Talbot Street

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Talbot Street
Talbot Street, Dublin ( DSC6340).jpg
Talbot Street is located in Central Dublin
Talbot Street
Native name Sráid Thalbóid  (Irish)
Namesake Charles Chetwynd-Talbot, 2nd Earl Talbot
Length 550 m (1,800 ft)
Width 18 metres (59 ft)
Location Dublin, Ireland
Postal code D01
Coordinates 53°21′3″N 6°15′14″W / 53.35083°N 6.25389°W / 53.35083; -6.25389Coordinates: 53°21′3″N 6°15′14″W / 53.35083°N 6.25389°W / 53.35083; -6.25389
west end North Earl Street, Marlborough Street
east end Amiens Street

Talbot Street (/ˈtɔːlbət/; Irish: Sráid Thalbóid) is a city-centre street located on Dublin's Northside, near to Dublin Connolly railway station. It was laid out in the 1840s and a number of 19th century buildings still survive. The Irish Life Mall is on the street.

Location[edit]

Talbot Street runs from Connolly station and the International Financial Services Centre at Amiens Street in the east to Marlborough Street in the west. It continues into North Earl Street.[1]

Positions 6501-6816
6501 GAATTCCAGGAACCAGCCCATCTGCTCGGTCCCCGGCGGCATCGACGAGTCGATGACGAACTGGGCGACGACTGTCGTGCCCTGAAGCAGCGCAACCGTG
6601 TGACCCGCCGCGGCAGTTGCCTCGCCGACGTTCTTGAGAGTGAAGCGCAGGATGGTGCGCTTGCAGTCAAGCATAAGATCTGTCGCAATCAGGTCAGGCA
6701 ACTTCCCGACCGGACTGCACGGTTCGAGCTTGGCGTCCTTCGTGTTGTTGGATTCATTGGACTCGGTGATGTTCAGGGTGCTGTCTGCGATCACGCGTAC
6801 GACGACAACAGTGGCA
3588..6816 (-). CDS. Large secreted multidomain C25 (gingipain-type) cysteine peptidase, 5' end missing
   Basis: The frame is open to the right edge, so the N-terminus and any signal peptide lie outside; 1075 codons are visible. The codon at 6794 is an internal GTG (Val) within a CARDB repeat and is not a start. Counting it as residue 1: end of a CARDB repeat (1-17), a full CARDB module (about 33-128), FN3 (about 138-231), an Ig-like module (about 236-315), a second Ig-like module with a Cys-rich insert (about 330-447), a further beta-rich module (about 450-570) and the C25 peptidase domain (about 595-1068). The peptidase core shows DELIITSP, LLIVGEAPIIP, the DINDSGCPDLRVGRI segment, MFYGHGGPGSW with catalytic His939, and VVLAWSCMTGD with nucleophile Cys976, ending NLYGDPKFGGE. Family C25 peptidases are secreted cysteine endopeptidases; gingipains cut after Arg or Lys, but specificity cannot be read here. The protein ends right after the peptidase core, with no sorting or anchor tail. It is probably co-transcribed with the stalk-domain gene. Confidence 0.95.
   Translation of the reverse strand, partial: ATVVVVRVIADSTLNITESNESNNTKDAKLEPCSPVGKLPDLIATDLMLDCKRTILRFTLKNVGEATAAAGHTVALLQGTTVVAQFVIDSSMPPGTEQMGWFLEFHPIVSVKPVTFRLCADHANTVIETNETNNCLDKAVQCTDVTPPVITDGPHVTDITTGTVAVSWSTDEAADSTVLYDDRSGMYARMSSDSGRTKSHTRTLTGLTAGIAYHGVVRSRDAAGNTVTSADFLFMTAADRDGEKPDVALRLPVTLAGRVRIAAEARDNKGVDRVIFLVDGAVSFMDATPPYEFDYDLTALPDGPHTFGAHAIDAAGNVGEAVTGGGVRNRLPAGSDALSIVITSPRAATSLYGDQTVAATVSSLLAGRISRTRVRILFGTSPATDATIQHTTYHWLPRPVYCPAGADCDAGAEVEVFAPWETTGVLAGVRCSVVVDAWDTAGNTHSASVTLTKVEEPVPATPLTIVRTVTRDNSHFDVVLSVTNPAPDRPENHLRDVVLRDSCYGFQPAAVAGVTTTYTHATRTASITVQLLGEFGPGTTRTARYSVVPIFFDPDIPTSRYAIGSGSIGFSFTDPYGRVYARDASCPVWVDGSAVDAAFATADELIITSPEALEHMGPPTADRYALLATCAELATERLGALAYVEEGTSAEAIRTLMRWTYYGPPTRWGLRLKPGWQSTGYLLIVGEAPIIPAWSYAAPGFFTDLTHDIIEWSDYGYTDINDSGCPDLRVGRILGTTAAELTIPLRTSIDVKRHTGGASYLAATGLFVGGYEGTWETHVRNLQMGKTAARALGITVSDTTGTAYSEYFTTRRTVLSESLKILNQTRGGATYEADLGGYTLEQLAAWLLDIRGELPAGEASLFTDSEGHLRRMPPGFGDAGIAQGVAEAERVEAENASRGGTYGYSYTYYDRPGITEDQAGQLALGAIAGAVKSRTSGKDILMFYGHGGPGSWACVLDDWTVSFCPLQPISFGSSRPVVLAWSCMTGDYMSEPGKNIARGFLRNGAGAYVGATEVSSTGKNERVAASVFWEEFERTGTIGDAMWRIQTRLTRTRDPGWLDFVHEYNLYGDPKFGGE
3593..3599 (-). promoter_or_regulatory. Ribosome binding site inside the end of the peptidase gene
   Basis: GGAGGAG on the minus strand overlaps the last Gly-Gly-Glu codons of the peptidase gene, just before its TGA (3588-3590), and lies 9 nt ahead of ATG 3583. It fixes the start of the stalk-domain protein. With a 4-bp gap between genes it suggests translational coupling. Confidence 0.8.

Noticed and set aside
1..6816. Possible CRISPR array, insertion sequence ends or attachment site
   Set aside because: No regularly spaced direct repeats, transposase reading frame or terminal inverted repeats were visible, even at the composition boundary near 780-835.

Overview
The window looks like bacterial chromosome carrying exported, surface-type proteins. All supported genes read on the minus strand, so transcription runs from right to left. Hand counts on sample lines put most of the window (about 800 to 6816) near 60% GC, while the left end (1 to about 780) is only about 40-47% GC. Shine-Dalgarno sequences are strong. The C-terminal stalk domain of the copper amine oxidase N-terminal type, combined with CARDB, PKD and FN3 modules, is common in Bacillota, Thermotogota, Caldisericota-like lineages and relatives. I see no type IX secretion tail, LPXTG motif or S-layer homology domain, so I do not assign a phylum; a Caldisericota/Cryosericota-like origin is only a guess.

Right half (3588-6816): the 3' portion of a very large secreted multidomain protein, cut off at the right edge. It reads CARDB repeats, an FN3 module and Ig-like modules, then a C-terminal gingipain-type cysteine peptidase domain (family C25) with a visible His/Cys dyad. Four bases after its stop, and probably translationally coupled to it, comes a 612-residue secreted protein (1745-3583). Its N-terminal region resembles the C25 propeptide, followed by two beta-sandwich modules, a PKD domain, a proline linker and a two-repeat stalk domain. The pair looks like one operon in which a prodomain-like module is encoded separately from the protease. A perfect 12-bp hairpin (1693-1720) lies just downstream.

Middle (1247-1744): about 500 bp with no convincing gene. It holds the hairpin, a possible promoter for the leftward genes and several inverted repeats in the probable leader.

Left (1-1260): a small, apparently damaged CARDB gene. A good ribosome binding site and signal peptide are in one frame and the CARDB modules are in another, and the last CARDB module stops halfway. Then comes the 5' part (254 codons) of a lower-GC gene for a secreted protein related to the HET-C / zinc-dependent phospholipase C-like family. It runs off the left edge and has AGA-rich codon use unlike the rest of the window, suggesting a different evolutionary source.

History[edit]

Seán Tracey Commemorative plaque in Dublin's Talbot Street
The front of the memorial erected in Talbot Street to commemorate the 33 victims of the 1974 Dublin and Monaghan bombings

The street was named in 1821 after Charles Chetwynd-Talbot, 2nd Earl Talbot, Lord Lieutenant of Ireland, from 1817 to 1821.[2] It was previously called Cope Street North and Moland Street. The Moland family owned large areas of land in the area with the Deverell family, with Deverall Place and Moland Place remaining as extant place names.[1]

Construction of the street started around 1840, after the sale of Tyrone House and further accelerated by the opening of the Dublin railway in 1846. An iron railway bridge, constructed in around 1890 by A. Handyside & Co. of Leeds, runs over the east end of the street. It was built for the Dublin, Wicklow & Wexford Railway line to Amiens Street.[3]